console.log(`source: ${source}, sourceAta: ${sourceAta}`);

Let's talk about the elephant in the room, who should be the source account?

When doing a a transfer we need to deduct fund and authorize this debit, thus source should be a signer. This works fine in a traditional scenario, you provide the signer when submitting the transaction and voila!

When working with Threads, we schedule our instructions to be executed by Threads, more precisely by the Clockwork thread program. For this reason, the signer for your automated instruction is actually your thread:

  it("It transfers tokens every 10s", async () => {
    // Prepare dest
    // Prepare source
    const threadId = "spljs" + new Date().getTime();
    const [thread] = clockworkProvider.getThreadPDA(
      provider.wallet.publicKey,  // thread authority
      threadId                    // thread id
    console.log(`Thread id: ${threadId}, address: ${thread}`);

    // We will use the thread pda as the source and fund it with some tokens
    const source = thread;
    const [sourceAta] = await fundSource(connection, payer, source);
    console.log(`source: ${source}, sourceAta: ${sourceAta}`);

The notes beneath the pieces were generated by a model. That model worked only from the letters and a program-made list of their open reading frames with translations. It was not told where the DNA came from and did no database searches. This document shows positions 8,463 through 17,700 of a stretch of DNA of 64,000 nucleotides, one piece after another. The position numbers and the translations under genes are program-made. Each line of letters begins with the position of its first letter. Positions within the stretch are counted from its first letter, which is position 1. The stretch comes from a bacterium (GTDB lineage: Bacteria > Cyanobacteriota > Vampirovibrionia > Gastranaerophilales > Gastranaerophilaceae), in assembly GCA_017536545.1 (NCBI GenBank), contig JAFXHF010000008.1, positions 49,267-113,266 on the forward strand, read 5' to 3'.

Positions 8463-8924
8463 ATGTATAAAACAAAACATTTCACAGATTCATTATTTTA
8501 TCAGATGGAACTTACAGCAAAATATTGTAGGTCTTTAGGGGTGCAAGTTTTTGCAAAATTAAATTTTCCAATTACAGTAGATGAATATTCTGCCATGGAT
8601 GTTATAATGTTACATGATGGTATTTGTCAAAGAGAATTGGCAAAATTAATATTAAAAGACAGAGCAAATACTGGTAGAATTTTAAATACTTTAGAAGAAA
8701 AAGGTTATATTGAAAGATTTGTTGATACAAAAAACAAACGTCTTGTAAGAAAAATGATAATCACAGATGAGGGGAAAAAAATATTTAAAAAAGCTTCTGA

4. Scheduling a SPL token transfer instruction

Now that we have the ingredients in place, we can finally build our SPL token transfer instruction and schedule a thread to run this instruction:

it("Transfers SOL every 10 seconds", async () => {
  // 1️⃣ Build the SPL Transfer Instruction
  const targetIx = createTransferInstruction(sourceAta, destAta, source, amount);

  // 2️⃣  Define a trigger condition for the thread.
  const trigger = {
    cron: {
      schedule: "*/10 * * * * * *",
      skippable: true,

  // 3️⃣  Create the thread.
  const ix = await clockworkProvider.threadCreate(
    provider.wallet.publicKey,    // authority
    threadId,                     // id
    [targetIx],                   // instructions to execute
    trigger,                      // trigger condition
    LAMPORTS_PER_SOL              // amount to fund the thread with for execution fees
  const tx = new Transaction().add(ix);
  const sig = await clockworkProvider.anchorProvider.sendAndConfirm(tx);
  console.log(`Thread created: ${sig}`);

We can see the threadCreate function asks for 5 arguments. These include some basic information needed to initialize the thread account.